Referring initially to FIG. 1, a piece of kiln furniture according to the present invention is composed of several parts, and includes a laminar support or blanket 1 of ceramic fibrous material, which can have either a board-like stiff structure or a flexible yielding structure, so that blanket 1 is elastically deformable to a limited extent. The size of blanket 1 is preferably adapted to the ceramic product to be baked or to the size of the conveyor in the high-speed kiln. Blanket 1 is axially symmetrically constructed in the embodiment shown in FIG. 1, and has a number of depressions 2 in the form of grooves or slots arranged and distributed, for example, in a circle or extended in a straight line. Depressions 2 preferably extend to a certain depth in the material of blanket 1 although, in exceptional cases, a depression 2 can also be provided continuously passing through the entire thickness of the fibrous material of blanket 1, as shown in FIG. 4.
Basic bodies 3 of a baked ceramic material and shaped as rods or segments, having a relatively simple cross-sectional configuration with a small wall thickness, are inserted in depressions 2, such that they project upwardly therefrom, as shown in FIG. 2-9. Together, basic bodies 3 form an emplacement surface 5 for supporting the ware. In a given blanket 1, however, not all depressions 2 must indispensably be occupied by basic bodies 3. Rather, it is sufficient to select certain basic bodies 3 in such a manner as is convenient and necessary for superimposing the ware concerned.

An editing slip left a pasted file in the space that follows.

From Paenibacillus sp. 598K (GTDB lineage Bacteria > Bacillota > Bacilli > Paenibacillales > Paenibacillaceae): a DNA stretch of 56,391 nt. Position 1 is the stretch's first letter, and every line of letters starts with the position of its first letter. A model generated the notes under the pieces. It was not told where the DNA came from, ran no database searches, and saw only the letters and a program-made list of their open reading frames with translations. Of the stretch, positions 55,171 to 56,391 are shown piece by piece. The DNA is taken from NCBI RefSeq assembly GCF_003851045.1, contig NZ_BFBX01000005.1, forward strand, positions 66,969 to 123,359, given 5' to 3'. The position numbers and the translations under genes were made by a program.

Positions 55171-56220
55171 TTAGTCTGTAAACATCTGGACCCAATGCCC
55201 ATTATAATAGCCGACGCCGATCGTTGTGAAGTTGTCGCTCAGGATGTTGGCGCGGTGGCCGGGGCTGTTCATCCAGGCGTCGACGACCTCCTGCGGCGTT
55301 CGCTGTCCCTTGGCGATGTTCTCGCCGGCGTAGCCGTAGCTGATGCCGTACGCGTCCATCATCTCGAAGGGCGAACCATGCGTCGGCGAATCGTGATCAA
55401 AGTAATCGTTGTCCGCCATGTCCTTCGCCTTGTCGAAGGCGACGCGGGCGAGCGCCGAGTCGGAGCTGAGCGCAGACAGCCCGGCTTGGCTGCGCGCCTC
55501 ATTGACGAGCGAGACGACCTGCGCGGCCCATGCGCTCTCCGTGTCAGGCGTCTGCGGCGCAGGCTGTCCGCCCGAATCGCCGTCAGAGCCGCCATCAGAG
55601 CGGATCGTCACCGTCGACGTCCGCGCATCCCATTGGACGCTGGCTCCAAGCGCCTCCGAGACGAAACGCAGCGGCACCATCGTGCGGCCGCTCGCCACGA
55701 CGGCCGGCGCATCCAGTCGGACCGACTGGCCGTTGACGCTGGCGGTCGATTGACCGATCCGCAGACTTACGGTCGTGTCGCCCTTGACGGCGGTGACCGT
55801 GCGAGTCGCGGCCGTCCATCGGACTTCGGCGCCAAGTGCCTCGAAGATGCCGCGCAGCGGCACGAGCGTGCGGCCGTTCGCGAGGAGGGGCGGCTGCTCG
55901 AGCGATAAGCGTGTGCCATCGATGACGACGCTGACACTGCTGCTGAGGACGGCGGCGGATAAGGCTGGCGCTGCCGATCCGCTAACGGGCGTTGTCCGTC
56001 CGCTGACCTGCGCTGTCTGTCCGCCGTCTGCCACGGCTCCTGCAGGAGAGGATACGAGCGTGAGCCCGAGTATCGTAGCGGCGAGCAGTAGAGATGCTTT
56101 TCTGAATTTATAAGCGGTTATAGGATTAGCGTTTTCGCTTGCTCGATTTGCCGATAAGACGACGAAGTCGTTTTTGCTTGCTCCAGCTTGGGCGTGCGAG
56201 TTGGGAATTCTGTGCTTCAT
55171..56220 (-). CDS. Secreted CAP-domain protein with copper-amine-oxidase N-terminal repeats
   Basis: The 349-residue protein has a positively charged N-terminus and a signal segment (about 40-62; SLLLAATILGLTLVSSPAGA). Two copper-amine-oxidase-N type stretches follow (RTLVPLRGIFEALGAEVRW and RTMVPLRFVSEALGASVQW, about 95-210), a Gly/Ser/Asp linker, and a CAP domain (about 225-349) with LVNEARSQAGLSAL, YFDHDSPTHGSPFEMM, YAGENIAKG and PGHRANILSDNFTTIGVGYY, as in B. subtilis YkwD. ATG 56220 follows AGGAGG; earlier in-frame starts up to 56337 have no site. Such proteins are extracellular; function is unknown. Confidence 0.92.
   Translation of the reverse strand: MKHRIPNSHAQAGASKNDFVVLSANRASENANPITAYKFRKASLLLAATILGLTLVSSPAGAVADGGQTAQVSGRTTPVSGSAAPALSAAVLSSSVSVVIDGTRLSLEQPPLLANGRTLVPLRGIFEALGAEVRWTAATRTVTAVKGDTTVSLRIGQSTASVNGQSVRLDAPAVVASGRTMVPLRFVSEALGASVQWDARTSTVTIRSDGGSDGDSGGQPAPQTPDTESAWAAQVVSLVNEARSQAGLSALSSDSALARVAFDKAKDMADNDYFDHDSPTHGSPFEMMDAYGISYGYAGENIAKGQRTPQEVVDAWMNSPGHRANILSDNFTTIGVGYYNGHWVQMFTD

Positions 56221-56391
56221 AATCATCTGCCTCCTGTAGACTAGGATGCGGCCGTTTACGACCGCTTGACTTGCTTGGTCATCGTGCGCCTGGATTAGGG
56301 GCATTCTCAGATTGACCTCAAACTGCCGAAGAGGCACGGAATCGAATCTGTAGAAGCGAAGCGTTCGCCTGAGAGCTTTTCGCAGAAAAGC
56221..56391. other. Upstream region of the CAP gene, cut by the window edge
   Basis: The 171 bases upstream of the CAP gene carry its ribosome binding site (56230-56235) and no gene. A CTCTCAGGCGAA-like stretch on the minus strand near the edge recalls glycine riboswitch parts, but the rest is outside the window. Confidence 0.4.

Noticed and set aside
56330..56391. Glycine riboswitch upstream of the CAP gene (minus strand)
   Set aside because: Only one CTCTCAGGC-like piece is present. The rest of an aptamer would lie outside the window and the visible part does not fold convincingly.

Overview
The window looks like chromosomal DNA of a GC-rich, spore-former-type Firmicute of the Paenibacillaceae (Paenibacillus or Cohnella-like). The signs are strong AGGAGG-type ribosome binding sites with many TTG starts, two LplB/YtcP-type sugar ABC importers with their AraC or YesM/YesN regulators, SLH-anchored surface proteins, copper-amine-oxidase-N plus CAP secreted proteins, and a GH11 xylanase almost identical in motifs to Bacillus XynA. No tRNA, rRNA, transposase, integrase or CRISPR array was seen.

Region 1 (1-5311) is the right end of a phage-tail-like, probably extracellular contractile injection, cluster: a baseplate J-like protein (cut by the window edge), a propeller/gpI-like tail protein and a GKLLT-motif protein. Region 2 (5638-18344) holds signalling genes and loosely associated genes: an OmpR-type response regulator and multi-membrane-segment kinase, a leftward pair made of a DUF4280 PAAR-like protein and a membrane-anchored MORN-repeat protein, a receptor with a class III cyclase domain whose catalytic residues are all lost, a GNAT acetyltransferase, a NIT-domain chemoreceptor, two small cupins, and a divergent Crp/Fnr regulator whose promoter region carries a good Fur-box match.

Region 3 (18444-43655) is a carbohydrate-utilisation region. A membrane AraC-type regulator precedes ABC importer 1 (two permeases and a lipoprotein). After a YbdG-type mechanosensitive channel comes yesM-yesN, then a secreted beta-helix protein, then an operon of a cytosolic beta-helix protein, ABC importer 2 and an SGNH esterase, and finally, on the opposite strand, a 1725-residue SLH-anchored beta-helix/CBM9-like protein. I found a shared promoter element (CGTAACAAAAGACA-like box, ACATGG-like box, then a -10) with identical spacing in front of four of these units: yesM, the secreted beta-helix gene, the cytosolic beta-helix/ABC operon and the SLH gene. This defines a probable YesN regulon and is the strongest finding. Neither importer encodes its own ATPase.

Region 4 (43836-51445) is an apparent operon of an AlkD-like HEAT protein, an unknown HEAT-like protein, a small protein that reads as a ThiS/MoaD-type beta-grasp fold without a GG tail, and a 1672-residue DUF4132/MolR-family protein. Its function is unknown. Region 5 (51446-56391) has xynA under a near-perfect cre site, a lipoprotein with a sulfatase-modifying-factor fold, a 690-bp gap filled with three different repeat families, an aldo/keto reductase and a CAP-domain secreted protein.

The underside of blanket 1 forms a stack-up surface 6 of the kiln furniture by which the kiln furniture is deposited on the conveyor, such as a wagon or a platform of a high-speed kiln. Blanket 1 thereby constitutes a certain insulating protection for the conveyor of the kiln and forms a base or support on which the individual basic bodies 3 are erected and held in positional stability to each other, as is required for superimposing the ware.